[Resource Topic] 2023/579: Revealing the Secrets of Radio-Enabled Embedded Systems: on extraction of raw information from any on-board signal through RF

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Revealing the Secrets of Radio-Enabled Embedded Systems: on extraction of raw information from any on-board signal through RF

Authors: Erez Danieli, Menachem Goldzweig, Moshe Avital, Itamar Levi


In this work we are interested in evaluating the possibility of extracting information from radio-enabled embedded-systems from a long distance. That is, our focus is capturing information from sources in the micrometer to tens of centimeters scale, such as intra- or inter- device busses, board-level routing traces etc. Moreover, we focus on distances in the range of millimeters to tens of centimeters from the (on-chip or on-board) embedded-system Tx Antenna to the signal source.
Side-channels denotes presence of information in illegitimate channels. Side-channel analysis (SCA) attacks typically require statistical analysis and many leakage traces, focusing on micrometer level signals (sources) which emanate direct Near-Field information up to centimeters-level distances. In the same context (Near-Field and micrometer-level) simple power analysis (SPA) like attacks typically extract either direct raw information from one or few leakages or utilize statistical analysis on various samples from the same trace, similarly to horizontal attacks. Lately, radio-enabled systems were shown to emanate to a large distance (Far-Field), information from micrometer level sources, such as CPU processing, through the RF Tx Antenna: so far, SCA-like statistical analysis were shown. On the other hand, various reports exist on direct information eavesdropping/ sniffing or data exfiltration, emanated from centimeter to tens of centimeters scale sources, e.g., SATA, USB, Power-lines, Serial interface, Air-Gap systems, Screens and even optical fibers. All these elements are typically being used as a source and a direct Tx Antenna (huge, several to tens of centimeters) of the sensitive information. These antennas typically transmit information to short distances and the decay is very steep (proportional to r^{-2}-r^{-3} depending on various factors and models).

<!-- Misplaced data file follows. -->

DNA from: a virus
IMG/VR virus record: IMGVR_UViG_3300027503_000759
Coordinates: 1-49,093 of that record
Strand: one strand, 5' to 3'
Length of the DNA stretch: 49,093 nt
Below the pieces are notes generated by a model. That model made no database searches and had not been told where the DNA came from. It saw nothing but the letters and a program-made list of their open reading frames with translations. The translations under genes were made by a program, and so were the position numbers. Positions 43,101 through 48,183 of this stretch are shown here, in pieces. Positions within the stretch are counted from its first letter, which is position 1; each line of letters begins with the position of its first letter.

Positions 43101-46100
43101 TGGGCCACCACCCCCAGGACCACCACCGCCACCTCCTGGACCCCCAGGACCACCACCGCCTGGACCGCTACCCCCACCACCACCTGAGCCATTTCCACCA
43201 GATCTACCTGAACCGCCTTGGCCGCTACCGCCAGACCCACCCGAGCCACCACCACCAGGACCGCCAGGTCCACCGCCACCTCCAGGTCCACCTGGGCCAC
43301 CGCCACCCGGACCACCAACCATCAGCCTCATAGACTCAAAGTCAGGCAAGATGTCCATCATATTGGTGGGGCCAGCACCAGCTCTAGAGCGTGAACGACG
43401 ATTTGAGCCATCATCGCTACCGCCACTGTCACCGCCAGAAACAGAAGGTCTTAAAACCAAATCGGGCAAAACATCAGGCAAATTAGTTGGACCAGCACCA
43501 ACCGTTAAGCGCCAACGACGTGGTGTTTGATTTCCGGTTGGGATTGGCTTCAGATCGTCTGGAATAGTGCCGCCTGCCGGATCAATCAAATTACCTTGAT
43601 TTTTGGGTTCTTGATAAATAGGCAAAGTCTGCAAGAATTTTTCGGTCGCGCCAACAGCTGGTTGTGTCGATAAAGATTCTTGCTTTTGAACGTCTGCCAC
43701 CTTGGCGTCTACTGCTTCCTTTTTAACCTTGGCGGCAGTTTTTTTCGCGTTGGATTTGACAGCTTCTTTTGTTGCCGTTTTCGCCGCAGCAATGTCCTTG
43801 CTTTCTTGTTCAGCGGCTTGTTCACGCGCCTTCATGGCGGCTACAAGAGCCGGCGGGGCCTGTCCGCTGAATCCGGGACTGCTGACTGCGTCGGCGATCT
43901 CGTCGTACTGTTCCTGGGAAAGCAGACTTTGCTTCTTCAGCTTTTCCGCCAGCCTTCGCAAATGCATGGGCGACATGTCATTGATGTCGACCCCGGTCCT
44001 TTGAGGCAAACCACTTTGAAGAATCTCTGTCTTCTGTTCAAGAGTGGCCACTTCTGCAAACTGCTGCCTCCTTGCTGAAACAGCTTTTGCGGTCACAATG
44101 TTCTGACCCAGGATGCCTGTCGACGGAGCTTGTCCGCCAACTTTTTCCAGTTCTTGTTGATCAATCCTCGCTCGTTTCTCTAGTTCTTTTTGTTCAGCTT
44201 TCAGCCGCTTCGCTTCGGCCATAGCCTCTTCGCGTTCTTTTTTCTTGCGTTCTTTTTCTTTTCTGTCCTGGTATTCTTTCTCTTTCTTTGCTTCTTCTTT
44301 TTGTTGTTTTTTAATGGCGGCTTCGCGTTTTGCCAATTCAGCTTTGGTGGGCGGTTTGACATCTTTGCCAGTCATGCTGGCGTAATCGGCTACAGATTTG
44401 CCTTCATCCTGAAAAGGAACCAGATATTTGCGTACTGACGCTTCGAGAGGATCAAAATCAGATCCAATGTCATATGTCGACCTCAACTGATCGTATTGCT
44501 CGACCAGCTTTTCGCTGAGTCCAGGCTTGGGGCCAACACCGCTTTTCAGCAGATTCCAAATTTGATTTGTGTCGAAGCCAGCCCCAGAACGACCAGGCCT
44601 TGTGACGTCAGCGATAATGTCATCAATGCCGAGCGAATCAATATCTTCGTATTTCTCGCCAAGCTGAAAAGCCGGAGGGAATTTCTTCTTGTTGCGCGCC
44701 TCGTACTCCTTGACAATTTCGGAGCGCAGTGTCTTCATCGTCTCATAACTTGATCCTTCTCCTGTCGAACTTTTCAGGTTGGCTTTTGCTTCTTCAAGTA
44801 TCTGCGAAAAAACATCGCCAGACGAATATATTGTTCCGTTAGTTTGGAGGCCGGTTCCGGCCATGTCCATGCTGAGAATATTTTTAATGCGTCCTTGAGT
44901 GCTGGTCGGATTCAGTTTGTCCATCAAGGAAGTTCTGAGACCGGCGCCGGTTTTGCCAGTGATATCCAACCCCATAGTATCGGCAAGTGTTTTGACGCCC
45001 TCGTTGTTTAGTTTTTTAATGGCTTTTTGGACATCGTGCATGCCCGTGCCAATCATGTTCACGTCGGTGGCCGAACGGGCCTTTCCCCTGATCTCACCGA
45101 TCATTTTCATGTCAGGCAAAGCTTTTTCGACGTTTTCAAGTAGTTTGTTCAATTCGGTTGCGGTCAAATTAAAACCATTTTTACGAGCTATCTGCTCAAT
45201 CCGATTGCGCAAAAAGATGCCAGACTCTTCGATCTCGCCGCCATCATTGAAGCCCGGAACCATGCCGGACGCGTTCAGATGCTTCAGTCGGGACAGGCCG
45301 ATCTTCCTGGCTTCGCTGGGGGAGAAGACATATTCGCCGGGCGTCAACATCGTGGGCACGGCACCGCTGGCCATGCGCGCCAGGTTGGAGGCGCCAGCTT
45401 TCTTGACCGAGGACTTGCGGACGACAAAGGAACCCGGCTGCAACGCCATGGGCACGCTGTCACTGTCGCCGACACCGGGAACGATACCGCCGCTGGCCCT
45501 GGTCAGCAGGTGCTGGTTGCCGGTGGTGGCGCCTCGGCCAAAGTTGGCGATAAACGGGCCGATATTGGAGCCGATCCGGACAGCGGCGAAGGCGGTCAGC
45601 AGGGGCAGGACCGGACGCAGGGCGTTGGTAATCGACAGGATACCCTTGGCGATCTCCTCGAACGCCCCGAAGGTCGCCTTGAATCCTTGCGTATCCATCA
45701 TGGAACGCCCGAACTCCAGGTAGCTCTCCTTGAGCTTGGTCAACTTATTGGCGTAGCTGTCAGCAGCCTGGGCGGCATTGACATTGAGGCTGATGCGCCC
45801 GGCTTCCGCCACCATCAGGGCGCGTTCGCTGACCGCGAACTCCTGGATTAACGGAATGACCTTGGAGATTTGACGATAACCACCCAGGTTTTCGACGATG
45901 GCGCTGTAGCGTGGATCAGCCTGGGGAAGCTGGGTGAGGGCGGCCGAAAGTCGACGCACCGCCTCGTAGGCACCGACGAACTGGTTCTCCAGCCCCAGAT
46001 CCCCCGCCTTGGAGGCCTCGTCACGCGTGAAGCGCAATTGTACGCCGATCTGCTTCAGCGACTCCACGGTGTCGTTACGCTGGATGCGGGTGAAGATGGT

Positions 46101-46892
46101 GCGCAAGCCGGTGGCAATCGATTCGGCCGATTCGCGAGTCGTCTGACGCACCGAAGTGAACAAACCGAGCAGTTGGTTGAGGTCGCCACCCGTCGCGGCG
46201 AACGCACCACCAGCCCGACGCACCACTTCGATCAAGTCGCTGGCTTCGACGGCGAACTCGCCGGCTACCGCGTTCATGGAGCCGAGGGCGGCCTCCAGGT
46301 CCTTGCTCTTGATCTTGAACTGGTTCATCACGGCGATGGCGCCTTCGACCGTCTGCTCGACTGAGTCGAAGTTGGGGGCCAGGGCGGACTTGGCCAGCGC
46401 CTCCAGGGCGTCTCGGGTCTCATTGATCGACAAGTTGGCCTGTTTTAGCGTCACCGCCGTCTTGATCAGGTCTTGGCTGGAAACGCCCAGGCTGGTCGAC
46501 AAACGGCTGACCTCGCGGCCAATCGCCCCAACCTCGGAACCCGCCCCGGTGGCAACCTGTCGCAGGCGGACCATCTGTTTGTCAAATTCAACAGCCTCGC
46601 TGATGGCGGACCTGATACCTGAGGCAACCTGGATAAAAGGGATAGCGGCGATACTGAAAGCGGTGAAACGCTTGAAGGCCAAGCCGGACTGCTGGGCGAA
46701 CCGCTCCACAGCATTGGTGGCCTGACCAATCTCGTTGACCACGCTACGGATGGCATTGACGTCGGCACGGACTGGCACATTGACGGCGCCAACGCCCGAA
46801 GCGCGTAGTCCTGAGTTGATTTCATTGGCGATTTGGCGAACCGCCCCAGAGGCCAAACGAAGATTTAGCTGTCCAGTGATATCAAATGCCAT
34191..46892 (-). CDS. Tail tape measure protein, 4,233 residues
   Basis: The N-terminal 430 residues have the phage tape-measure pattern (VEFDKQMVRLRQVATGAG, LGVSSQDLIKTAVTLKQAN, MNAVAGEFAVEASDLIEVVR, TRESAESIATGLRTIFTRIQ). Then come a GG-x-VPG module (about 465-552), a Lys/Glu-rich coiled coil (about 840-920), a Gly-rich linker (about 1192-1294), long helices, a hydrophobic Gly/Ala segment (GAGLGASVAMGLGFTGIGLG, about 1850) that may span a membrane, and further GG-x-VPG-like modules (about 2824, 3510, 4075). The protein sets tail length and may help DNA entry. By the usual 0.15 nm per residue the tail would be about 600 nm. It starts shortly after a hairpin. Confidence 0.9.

To the best of our knowledge, we report here for the first time an alarming security challenge: any signal in the embedded system, from serial ports, DMA-controlled memory-access, JTAG and SPI interfaces, on-board signals with galvanic connection to the Tx Antenna-chip and \emph{on-board signals without galvanic connection to the Tx Antenna-chip itself, all leak direct information up to tens of centimeters from source to the Tx Antenna}. This alarming situation induce signal-integrity implications within the embedded system, and significant implications relating to device-isolation and user-isolation, it may also affect standards and specifications for e.g., electromagnetic compatibility (EMC), on-board signal shielding, electromagnetic and RF interference (EMI, RFI), cross-talk, and generally design-for-manufacturing (DFM) guidelines for both intra-IC and PCB board. We demonstrate such direct readout of signals with commercial and low-cost equipment indicating how problematic the situation is. The existence of such leakage is demonstrated both over an ultra-low-cost platform such as the nRF52832(nRF) embedded-system and on a more advanced ESP32-c3-devkitc-02 board which is far more widespread in ISM radio applications and meets certification like FCC and CE (as compared to the nRF device). We have constructed an experiment to demonstrate leakage scenarios from (1) on- and (2) off-chip, on-board or (3) signals without galvanic connection to the RF front-end chip, showing the severity of the leakage, repetitively and systematic nature of the phenomena over various devices.
We further demonstrate how sophisticated adversaries can build a code-injection Gadget which can carry sensitive-data and modulate it to be best extracted by the RF-channel.
The main observation we push forward is that unless concrete interference and isolation standards appear with security metrics in mind, which are significantly different than ones needed for communication, it would be hard to prevent such leakages.

ePrint: https://eprint.iacr.org/2023/579

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